Ex parte FAIRBANKS - Page 6

               Appeal No. 1996-4089                                                                                                
               Application 08/227,293                                                                                              

               secondary references to Lipton, Yoshida, Omoda, or Binoeder would have taught or suggested the                      

               specific design rule (rule (3)) of determining permitted and prohibited clear signal distribution schemes.          

               The examiners admit that Watkins fails to teach providing this specific design rule (Answer, page 5),               

               and then rely on any of  Lipton, Yoshida, Omoda, or Binoeder to teach this feature.  However, the                   

               examiners notably fail (Answer, pages 5 to 6) to assert that any of the secondary references specifically           

               teach determining permitted and prohibited clear signal distribution schemes (claims 20 and 26), or any             

               of the other specific rules (see claims 21 to 25), and instead aver that these rules are "well known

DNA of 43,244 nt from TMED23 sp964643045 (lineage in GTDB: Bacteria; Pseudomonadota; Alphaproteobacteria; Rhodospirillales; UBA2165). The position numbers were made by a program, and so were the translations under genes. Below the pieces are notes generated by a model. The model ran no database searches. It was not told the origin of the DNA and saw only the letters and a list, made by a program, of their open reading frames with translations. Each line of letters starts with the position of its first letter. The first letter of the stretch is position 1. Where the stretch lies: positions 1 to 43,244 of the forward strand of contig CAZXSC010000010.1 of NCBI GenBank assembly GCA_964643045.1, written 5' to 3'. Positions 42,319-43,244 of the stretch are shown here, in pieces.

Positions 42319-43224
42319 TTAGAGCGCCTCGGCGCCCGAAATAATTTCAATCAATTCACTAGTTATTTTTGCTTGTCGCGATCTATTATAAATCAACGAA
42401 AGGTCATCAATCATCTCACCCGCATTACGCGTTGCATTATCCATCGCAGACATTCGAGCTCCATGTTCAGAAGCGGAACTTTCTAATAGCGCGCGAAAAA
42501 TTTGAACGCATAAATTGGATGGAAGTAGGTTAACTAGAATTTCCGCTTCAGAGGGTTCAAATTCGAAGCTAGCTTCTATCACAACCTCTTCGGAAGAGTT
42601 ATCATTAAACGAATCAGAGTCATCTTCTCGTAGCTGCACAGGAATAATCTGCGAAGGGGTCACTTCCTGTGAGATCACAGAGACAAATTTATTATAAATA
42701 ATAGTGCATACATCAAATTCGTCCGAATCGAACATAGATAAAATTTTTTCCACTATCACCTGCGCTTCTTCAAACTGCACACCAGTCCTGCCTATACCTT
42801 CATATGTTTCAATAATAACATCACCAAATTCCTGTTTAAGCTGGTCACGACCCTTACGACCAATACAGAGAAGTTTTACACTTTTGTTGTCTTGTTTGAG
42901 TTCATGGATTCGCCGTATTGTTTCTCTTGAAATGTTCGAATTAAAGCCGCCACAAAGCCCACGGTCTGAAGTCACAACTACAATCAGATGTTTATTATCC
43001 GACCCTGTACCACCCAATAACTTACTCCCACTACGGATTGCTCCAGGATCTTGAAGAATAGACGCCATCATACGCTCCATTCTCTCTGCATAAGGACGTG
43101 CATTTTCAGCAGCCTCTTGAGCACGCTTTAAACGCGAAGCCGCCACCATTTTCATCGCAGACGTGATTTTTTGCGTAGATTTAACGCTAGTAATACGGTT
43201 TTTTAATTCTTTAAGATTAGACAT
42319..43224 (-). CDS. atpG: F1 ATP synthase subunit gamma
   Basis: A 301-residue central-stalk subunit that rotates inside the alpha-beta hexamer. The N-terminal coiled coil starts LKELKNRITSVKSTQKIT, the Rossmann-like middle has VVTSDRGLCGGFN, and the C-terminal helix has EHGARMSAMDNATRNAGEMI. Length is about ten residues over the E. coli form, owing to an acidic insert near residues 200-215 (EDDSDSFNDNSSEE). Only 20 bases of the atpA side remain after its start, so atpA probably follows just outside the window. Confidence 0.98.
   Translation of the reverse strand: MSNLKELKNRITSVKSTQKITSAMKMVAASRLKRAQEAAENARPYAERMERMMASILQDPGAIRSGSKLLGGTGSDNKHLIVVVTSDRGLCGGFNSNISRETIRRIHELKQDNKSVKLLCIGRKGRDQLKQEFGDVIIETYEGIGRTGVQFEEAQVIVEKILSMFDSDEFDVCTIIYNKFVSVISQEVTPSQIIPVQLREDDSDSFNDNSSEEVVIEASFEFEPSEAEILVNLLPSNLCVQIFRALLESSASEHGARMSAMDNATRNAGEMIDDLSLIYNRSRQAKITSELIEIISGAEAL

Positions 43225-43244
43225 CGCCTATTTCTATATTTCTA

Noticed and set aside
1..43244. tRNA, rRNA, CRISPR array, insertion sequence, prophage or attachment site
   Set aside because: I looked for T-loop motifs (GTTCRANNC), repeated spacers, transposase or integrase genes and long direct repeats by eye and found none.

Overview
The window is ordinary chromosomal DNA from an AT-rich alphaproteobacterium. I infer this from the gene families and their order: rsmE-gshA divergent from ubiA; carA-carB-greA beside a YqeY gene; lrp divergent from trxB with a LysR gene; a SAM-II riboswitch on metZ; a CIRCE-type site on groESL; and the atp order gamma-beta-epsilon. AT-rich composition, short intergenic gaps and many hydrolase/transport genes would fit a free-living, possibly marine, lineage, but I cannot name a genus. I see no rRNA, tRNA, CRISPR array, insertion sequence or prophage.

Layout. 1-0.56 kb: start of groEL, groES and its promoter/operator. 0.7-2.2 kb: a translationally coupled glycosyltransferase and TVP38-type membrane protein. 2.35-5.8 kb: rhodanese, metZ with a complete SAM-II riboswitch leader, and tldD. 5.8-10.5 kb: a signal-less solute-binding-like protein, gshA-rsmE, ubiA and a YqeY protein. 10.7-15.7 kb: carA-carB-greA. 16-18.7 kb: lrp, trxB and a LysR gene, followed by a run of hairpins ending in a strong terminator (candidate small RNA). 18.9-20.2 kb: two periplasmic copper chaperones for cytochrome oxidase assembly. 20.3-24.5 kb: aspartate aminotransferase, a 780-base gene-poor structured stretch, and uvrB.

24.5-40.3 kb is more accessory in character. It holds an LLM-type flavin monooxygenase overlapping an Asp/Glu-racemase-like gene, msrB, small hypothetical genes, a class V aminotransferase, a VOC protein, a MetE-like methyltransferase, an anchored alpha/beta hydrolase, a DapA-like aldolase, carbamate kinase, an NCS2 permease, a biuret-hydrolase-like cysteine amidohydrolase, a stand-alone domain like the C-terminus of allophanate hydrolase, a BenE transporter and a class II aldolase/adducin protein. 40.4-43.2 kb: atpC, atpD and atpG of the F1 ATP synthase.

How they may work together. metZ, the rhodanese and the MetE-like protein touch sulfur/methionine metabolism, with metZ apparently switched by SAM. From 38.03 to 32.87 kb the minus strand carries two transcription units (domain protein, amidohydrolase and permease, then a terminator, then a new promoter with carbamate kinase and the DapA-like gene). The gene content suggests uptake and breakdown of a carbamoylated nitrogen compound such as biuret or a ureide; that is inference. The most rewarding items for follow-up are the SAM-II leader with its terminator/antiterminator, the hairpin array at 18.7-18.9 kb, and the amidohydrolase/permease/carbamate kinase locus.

methodologies" that would have been obvious to implement in order to optimize circuit operation.                    

               Accordingly, we cannot sustain the rejection of claims 20 to 26 under 35 U.S.C.  103.                              

                       With respect to claims 20 to 26, we further note our agreement with appellant (Brief, pages 11              

               to 12) that Watkins and Lipton teach away from each other since Watkins (as well as appellant’s                     

               claims 20 to 26) concerns circuit design and testing which takes place prior to physical circuit                    

               implementation, whereas Lipton pertains to testing done after physical circuit implementation.                      

                       Although we find that the examiners have made a prima facie case of obviousness as to the                   

               appealed claims, we conclude that appellant has rebutted this prima facie case by successfully showing              

               that the specific design rules of the appealed claims are neither taught nor would have been fairly                 

               suggested by the secondary references.  In view of the foregoing, the decisions of the examiners                    

               rejecting claims 17, 18, and 20 to 26 under 35 U.S.C.  103 are reversed.                                           


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